Republicans were happy to claim throughout this three-day government funding lapse that Democrats had made a strategic error in blocking a government funding bill, so it’s odd that, in GOP eyes, Democrats had also made an error in ending the shutdown. How is it that a shutdown was bad for moderate Democratic senators up for reelection and that ending a shutdown is also bad for those lawmakers?
It’s also inaccurate to say Democrats didn’t get anything over the last couple of days. McConnell made stronger statements in support of an open debate on a DACA bill on both Sunday night and Monday morning, making it more difficult for him to wriggle out of not putting forward an immigration bill that has Democratic support or controlling the amendment process so that Democrats don’t have a chance to change the bill.
If ― as progressives were happy to tweet Monday ― Democrats shouldn’t trust McConnell, forcing him to make more explicit promises on the Senate floor, promises that will surely be thrown back in his face should he fail to live up to them and there is another shutdown, that isn’t to be taken for granted. And if the Senate were able to pass a bipartisan DACA bill, while also demonstrating that a more conservative DACA bill currently making its way through the House doesn’t have the votes in the Senate, they make it much easier to argue that it’s Republicans like Speaker Paul Ryan (R-Wis.) who are shutting down the government by not giving Democrats a vote in the House.
The Democratic position of not voting for a government funding bill until there’s a DACA deal seems much more reasonable if there’s actual legislation that’s passed the Senate and is being ignored in the House. You’d be certain to hear the words, “Give us a vote, Mr. Speaker!”
The reality of this shutdown standoff is that it’s hardly over. Democrats agreed to a continuing resolution that will keep the government open for 17 days. They took the Children’s Health Insurance Program off the negotiating table with a six-year extension of the program. And they gave up hardly any leverage to do so.
Republicans and Democrats still don’t have a spending agreement to raise caps lawmakers set in 2011. Without that agreement, the Pentagon would be forced to live with a sequestration spending number that Republicans hate. And the threat that Democrats will shut down the government without an agreement seems more serious now that they’ve actually done that. Democrats don’t like to admit they had any part in shutting down the government. But their position was that they wouldn’t accept a government funding bill because of what wasn’t included, not what was actually in the bill, though Democrats have pointed out there are some provisions they don’t support and that funding the government through stopgap measure after stopgap measure is not a responsible way to govern.
Some of the most disappointed groups after this shutdown, understandably, are Dreamers, the undocumented immigrants who came to the United States as children. But a prolonged shutdown could have seriously damaged public opinion on the Dreamers. Currently, Dreamers enjoy massive support. A Washington Post-ABC poll in September revealed that 86 percent of the public supported Dreamers staying in the U.S. A long shutdown over immigration could have poisoned public opinion on the issue and driven people into their familiar partisan foxholes, as well as made it difficult for more moderate Republicans to actually negotiate a DACA bill. “It [an unresolved shutdown] can only hurt the Dreamers and only piss off potential Republican allies,” a senior Democratic aide told HuffPost Monday, adding that protecting public opinion on Dreamers ― particularly when government shutdowns are so unpopular ― was a consideration for Democrats.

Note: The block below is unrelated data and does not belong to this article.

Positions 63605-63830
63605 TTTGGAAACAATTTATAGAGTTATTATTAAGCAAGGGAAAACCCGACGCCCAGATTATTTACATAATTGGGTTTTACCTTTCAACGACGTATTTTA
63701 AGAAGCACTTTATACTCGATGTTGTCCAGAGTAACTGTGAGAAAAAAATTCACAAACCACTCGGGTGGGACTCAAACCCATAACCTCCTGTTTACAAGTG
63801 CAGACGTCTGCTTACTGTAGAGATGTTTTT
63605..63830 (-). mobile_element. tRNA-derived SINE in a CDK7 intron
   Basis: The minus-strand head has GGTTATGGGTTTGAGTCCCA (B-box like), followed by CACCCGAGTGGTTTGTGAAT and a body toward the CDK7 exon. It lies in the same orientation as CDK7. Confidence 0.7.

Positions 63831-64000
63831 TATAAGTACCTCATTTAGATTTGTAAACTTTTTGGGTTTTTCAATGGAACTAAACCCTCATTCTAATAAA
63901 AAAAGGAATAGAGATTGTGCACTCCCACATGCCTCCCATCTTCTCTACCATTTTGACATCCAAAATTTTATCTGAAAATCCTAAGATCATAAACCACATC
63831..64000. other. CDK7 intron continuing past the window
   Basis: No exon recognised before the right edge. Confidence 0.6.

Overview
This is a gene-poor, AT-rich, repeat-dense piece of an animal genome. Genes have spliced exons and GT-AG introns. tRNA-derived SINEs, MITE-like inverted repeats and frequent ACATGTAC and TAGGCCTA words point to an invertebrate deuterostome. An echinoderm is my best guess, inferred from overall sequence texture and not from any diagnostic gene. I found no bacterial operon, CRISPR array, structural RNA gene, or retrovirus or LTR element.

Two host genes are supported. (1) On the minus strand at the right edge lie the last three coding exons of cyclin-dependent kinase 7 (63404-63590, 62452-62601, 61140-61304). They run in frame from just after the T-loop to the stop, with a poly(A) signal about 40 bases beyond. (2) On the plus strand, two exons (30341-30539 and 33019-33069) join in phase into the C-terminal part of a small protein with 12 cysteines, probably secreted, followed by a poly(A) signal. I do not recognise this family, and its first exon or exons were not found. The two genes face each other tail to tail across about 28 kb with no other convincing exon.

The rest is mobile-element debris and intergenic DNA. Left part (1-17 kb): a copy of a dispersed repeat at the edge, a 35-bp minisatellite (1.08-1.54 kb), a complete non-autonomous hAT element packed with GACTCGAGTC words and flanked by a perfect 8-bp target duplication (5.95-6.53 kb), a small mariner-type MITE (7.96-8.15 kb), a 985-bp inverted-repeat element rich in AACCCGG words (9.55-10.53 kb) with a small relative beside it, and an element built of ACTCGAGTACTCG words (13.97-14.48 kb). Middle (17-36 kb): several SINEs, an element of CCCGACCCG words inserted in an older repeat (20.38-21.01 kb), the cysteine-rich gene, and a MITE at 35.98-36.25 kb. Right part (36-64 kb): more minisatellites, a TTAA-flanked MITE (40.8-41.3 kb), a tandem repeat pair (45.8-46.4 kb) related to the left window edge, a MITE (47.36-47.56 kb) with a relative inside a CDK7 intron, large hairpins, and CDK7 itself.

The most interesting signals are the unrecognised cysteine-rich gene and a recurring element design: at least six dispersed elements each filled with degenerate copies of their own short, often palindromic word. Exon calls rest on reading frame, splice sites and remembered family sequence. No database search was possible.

So Democrats staved off the worst effects of a government shutdown. They prevented a turn in public opinion against their party for this shutdown, as well as Dreamers. They got CHIP. They got a commitment from McConnell to bring up immigration legislation. And they gave up none of their leverage.
It may be tempting to insist that Democrats should have pressed on with the shutdown strategy until they got everything they wanted. But Congress works slowly ― barely ― until the moment that it all comes together in an instant.
Democrats took a step toward that moment.

Video Report - Dreamer to Schumer: Why did Democrats blink?

Video Report -Tapper to panel: Did the Democrats cave?

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Video Report - 'Social media influencing' under the spotlight

Pakistan should arrest or expel Taliban leaders: White House

The United States urged Pakistan to expel Taliban leaders following the deadly attack on a luxury hotel in Afghanistan's capital city that left five dead and six others injured, the White House said in a statement Monday night.
The leaders of the terrorist outfit need to be banned from operating on Pakistani soil, it said in a statement disclosed by press secretary Sarah Huckabee Sanders.
At least five people were killed and six injured after gunmen attacked Kabul’s Intercontinental Hotel Saturday night, seizing hostages and exchanging gunfire with security forces as the building in the Afghan capital caught fire and residents and staff fled.